Plant Collection
    If you would like to keep your plant collection to start your own teaching collection, you are certainly welcome to do so. You might want to focus on large, common families that will be present wherever you end up teaching.

    Websites
    There are lots of good teaching websites out there. We like to think our Lab Tutorials and our on-line Lecture Notes are good examples. There are also lots of possibilities for interactive web-pages such as the Click-A-Fruit tutorial.


ECOLOGY/HABITATS/CONSERVATION

We will definitely talk about ecology and conservation in this class!

    Books--A number of the books listed under "Wildlife" (above) might be of interest. If it is books about the floras of different regions you are interested in, just let us know what part of the country (or world!) you're interested in and we'll point you in the right direction.
    In the Field--Learn to look at where you are: what type of ecostyem, what type of land use, etc. In the local environment, you can explore the Post Oak Savannah and Blackland Prairie regimes. You may also find bogs, outcrops, and agricultural areas.
    Plant Collection--You might want to collect from one type of habitat that interests you most, or you might want to get plants from as many different ecosystems as possible. If you decided to collect out of state, let us know as soon as possible so we can start tracking down the best flora for you to use for identification.
    In Lecture and Lab--Keep your ears perked up, because we will be talking about ecology and floras. When we take the field trip, we'll have a chance to see succession first hand and to explore several distinct ecosystems.


RANGELAND ECOLOGY

    Books--We have North American Range Plants, a good guide to some of the more important plants. Some of the keys, such as the Manual of the Vascular Plants of Texas and Grasses of Texas have information about livestock uses for each plant. One of our weed books goes into detail about which plants are harmful or useful for stock and which plants will take over and ruin a good pasture.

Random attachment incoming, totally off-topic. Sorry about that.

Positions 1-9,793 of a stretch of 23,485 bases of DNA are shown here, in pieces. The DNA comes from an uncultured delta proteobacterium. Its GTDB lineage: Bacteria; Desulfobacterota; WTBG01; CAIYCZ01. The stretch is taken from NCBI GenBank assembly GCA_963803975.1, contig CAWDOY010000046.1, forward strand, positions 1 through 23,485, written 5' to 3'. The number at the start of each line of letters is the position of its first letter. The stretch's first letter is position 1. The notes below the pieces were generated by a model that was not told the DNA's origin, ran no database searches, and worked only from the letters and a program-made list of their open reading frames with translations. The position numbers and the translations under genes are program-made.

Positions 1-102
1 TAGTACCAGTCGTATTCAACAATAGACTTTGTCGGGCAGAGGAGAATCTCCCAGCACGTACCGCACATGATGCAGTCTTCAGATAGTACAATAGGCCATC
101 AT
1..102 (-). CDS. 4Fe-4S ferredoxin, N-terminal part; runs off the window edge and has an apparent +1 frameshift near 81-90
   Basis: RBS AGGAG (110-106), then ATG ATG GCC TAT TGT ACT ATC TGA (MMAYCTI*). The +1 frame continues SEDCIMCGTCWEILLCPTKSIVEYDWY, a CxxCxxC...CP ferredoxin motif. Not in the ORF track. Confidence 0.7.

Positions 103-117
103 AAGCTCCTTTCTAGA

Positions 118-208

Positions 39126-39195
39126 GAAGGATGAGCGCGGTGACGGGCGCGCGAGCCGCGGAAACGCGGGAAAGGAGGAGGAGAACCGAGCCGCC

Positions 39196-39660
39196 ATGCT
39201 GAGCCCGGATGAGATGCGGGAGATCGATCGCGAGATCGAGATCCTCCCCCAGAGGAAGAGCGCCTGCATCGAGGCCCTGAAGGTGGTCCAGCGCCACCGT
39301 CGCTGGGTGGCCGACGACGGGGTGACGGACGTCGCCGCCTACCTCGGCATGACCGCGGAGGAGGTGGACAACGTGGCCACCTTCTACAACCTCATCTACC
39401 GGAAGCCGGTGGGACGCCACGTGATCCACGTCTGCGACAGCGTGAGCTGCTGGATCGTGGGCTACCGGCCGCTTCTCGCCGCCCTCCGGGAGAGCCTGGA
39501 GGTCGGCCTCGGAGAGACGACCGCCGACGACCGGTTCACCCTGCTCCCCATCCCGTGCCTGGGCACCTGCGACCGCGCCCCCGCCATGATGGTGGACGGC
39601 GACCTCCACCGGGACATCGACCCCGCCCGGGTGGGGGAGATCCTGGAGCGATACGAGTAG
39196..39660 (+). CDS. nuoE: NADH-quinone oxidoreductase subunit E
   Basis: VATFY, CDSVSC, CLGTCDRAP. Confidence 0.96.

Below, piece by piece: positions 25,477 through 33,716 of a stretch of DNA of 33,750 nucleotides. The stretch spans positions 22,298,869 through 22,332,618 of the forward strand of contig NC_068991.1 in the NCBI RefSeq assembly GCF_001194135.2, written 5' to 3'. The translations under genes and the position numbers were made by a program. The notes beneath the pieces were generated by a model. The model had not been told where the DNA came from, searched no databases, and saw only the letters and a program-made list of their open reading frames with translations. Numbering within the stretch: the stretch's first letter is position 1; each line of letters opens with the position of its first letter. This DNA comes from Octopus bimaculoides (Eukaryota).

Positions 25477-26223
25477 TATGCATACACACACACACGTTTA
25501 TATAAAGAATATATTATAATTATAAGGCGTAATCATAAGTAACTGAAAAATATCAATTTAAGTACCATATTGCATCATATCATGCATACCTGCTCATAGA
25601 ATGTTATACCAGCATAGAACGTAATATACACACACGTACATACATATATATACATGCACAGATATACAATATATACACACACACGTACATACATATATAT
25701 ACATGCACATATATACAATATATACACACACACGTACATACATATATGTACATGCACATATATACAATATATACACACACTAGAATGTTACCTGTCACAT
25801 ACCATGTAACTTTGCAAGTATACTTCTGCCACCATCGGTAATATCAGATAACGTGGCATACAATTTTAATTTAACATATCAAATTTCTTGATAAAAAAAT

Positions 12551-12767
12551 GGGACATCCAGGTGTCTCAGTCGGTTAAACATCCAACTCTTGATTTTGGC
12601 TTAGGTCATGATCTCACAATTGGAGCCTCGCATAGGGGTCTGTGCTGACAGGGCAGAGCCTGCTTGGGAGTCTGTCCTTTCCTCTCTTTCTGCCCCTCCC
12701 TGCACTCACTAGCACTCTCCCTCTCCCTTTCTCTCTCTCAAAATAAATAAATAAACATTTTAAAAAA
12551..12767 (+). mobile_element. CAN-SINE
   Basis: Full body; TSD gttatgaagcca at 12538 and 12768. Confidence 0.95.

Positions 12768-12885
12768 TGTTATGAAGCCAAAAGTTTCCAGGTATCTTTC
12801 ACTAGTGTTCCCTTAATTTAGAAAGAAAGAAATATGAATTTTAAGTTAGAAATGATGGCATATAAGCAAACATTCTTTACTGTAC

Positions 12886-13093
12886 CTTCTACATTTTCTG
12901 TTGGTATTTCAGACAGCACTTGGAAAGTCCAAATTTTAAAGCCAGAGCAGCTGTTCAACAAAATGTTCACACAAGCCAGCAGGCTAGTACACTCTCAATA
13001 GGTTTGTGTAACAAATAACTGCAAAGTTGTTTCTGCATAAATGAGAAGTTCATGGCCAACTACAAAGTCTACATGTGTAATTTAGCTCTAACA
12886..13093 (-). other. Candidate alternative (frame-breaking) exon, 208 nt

In the Field--Watch what stock eat, and what they avoid. Make notes, draw, take pictures. Practice sight-identifying important range plant families such as grasses and legumes. Bring unknowns back to the lab to key them.

    Plant Collection--You might want to make a collection of just range plants--useful or harmful. Collect plants that interest you.

    In Lecture and Lab-Pay special attention to important families like grasses and legumes. On the field trip, we will see and talk about what happens to overgrazed pastures and how ungrazed pastures go back to prairie and forest.

    Web sites related to Livestock and Range Plants


Heirloom Seeds/Ethnobotany

It is always interesting to learn what uses our forefathers made of plants, and to learn about plants that may no longer exist.
    Books--Dr. Wilson has lots of information on Quinoa, a pseudo-cereal much used by the natives of the Andes, and on domesticated cucurbits. We have book on exotic grain crops of Africa, and lots of seed catalogs.

    In Lab and Lecture--We will have some discussion of crop plants in lecture and lab. Expect information on grains, legumes, pseudo-cereals, and different fruits.

    In the Field--Ask questions and talk to "old timers"--find out which plants have traditional uses.

    Web sites of interest


LIKE TREES

We like trees, too. In fact, one of the teaching staff (we won't say who) wanted to be a tree when s/he was little because, "trees are nicer than people." You will meet a lot of trees in the class, learn about their families, their uses, and their ecology.

Our favorite tree link is the Tree Circus.


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Last updated by Monique Dubrule Reed on September February 2, 1997